A few words about Poil de Carotte; a few words to admit that his experience is very remote from my own… I am lucky in having had a happy childhood, whence the constant and ever-increasing feelings of nostalgia that find their way into my poems, prose and music. If there is a child I can identify with, it is the one in Georges Schehadé, hiding “behind the roses”, sometimes with “tormented eyes”, yet loving and trusting his “faithful home”; or the one in Léon‑Paul Fargue who has lasting memories of a scented garden: “jardin de jadis, veilleuse parfumée”. No, I have nothing in common with Poil de Carotte. I am not even sure that I like him. But can one like Poil de Carotte? He is, to quote a film title, “ugly, dirty and bad”. Yet he is such a picture of distress that I was haunted by him for several years in spite of myself. I did not want to feel more sorry for him than the author does. The mixture of pain and irony shown by the latter—a volatile combination—made me feel apprehensive in the knowledge that the music could be detrimental to it. Above all, I dreaded that terrible final “maman”, which is so completely different from the one at the end of L’Enfant et les sortilèges, and shows how very unalike those two children are: the one, forgiven, pacified, reconciled, returns to his family circle and to the community to which he belongs, returns to natural human warmth and affection; but from all those things the other boy is forever excluded. So I composed this short cycle in fits and starts, in successive waves, between 1986 and 1990. Then in 2006 I revised and amended it and presented it to Florence Katz, who gave the first performance at the Nancy Festival.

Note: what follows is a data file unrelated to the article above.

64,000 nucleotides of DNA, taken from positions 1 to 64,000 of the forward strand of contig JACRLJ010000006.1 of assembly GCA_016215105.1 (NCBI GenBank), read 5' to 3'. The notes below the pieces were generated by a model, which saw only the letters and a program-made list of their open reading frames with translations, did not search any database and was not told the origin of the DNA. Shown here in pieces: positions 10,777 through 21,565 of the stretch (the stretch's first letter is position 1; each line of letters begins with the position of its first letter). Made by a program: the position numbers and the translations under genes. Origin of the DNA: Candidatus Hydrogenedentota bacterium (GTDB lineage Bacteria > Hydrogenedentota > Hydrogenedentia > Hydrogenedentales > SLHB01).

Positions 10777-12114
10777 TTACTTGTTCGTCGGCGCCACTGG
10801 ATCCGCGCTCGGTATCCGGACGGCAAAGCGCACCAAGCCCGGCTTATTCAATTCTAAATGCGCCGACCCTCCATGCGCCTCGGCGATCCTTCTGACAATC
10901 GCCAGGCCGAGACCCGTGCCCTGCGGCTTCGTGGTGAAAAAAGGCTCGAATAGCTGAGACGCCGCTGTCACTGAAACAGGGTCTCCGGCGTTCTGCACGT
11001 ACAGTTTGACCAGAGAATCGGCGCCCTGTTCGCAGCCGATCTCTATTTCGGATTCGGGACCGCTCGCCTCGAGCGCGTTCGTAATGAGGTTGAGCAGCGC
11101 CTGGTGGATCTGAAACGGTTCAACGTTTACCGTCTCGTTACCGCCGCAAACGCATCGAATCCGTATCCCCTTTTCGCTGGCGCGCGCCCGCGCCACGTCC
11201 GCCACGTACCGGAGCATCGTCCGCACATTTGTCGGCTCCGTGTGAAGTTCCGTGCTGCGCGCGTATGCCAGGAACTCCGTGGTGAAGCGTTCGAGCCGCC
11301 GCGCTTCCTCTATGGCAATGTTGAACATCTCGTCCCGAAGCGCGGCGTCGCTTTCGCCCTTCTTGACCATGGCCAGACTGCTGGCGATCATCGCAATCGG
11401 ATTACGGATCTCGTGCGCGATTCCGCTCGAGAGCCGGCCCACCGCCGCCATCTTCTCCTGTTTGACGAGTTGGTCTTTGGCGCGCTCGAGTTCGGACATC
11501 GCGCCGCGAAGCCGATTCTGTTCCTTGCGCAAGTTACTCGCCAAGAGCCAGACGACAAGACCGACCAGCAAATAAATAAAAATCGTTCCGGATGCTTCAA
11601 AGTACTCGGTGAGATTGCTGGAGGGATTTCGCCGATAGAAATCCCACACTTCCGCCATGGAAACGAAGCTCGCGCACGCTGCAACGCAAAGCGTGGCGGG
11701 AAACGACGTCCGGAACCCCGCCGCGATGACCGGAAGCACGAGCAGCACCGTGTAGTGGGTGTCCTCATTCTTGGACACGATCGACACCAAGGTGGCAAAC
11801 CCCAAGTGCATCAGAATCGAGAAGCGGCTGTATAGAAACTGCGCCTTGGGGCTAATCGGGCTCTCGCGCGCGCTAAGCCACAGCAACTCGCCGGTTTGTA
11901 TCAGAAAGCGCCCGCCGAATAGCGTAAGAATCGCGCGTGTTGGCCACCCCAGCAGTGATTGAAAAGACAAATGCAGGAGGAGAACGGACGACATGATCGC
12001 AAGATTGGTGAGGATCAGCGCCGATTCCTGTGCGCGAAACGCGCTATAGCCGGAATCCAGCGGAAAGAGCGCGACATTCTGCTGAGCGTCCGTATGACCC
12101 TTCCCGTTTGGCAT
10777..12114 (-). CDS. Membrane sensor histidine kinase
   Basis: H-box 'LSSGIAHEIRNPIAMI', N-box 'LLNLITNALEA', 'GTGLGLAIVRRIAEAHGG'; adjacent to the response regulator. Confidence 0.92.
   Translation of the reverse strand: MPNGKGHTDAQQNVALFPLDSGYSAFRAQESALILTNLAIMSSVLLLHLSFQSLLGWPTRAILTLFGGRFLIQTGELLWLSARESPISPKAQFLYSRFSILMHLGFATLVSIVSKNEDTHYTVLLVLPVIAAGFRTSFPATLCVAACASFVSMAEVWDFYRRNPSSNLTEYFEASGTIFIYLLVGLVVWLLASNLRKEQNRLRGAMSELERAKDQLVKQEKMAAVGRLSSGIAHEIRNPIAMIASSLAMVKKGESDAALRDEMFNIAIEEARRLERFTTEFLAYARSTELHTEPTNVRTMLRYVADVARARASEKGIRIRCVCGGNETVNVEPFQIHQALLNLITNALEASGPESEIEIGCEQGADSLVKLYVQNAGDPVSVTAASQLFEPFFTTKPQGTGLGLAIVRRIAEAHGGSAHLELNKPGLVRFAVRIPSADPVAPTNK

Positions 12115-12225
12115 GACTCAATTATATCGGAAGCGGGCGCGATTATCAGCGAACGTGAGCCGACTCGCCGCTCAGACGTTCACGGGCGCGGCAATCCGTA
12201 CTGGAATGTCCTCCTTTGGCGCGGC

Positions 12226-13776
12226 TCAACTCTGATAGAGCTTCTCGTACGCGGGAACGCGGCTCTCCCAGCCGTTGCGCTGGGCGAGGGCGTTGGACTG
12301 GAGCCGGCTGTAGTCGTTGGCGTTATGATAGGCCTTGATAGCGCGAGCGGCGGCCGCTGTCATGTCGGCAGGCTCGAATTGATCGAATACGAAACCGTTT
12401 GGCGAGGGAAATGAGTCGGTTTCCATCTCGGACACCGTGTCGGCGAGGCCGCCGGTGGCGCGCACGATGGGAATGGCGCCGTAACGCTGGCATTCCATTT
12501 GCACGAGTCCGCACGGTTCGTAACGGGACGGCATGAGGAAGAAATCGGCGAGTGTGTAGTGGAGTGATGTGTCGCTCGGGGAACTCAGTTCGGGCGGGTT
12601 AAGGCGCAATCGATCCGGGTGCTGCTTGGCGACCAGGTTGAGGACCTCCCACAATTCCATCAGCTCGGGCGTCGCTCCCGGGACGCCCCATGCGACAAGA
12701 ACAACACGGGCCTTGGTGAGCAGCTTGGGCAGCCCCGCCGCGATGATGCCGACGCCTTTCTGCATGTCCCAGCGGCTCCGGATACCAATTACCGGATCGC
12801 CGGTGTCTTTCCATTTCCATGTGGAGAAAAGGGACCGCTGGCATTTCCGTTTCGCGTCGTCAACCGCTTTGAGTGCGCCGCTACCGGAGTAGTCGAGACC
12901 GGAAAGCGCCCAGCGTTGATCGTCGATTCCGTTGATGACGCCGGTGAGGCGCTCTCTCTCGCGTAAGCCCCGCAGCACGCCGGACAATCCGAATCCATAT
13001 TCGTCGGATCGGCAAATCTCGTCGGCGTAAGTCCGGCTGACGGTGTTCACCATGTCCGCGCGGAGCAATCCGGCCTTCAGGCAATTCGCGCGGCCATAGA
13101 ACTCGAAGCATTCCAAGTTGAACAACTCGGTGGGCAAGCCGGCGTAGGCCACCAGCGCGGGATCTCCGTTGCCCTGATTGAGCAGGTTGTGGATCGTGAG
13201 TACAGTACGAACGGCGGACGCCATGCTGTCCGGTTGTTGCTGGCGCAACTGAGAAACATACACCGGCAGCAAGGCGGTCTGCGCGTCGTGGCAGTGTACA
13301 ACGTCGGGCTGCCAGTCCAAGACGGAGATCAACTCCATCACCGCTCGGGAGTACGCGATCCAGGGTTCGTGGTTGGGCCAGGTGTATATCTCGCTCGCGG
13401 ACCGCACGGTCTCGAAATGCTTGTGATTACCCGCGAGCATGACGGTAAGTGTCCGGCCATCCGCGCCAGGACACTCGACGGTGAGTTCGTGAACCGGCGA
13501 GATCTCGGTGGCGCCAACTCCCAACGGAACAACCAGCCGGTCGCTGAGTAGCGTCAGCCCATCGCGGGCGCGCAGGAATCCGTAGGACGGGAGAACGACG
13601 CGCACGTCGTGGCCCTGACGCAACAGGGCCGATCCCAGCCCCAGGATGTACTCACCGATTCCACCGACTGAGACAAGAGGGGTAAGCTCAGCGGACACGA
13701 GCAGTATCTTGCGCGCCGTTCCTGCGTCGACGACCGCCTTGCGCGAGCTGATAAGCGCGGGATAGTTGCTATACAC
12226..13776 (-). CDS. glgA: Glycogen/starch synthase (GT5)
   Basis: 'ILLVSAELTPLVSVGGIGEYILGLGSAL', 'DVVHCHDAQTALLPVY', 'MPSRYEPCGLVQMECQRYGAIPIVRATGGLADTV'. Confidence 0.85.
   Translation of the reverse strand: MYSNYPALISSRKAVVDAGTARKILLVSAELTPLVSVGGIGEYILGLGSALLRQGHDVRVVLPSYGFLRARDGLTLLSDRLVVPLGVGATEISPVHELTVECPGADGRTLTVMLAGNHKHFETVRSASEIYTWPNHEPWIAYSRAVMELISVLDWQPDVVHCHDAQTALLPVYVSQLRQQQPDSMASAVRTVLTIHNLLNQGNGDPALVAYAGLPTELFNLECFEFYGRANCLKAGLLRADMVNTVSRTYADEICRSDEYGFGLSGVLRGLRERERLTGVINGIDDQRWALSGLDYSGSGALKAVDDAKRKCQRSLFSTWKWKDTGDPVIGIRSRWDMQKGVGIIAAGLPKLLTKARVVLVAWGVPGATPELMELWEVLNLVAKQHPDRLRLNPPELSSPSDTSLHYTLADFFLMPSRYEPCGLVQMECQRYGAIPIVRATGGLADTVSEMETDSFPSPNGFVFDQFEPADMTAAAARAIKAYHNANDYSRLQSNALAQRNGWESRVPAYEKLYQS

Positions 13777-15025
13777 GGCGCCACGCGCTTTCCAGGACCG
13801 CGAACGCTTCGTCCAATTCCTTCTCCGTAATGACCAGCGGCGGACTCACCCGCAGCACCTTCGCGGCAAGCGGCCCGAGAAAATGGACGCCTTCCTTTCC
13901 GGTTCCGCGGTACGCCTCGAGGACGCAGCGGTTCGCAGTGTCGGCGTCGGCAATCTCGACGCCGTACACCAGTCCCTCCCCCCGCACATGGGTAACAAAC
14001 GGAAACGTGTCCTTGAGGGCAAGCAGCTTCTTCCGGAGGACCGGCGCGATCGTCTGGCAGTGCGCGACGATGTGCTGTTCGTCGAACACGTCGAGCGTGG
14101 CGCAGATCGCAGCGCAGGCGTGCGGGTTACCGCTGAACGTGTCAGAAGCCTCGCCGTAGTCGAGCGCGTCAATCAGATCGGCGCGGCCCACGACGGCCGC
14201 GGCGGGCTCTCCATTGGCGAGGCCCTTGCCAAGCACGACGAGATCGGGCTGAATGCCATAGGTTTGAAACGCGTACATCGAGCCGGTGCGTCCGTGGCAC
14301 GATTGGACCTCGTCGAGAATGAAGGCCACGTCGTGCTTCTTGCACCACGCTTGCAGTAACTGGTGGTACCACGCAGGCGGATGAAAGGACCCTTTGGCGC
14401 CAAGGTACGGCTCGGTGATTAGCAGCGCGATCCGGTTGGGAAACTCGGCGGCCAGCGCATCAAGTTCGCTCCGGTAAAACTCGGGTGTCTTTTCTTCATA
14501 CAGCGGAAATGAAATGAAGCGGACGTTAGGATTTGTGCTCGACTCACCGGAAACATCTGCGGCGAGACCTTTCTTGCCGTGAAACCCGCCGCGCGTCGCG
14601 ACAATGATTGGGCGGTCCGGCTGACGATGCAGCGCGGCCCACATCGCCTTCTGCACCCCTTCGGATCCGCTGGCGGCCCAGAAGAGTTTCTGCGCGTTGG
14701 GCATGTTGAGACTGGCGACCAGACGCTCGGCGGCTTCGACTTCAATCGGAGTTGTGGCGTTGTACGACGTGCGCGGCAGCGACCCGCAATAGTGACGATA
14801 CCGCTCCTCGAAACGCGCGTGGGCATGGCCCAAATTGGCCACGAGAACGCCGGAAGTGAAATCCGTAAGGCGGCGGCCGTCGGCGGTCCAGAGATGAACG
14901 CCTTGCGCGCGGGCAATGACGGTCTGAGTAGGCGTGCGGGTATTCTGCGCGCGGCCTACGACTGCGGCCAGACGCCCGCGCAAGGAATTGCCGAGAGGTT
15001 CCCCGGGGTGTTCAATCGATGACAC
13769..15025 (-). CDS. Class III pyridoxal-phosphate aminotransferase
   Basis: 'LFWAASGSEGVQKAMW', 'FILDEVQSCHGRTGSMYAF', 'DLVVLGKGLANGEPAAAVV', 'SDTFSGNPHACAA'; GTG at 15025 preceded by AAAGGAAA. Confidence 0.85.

(translation Mary Pardoe)
A recording of L’Album de Poil de Carotte is available on the Timpani label.
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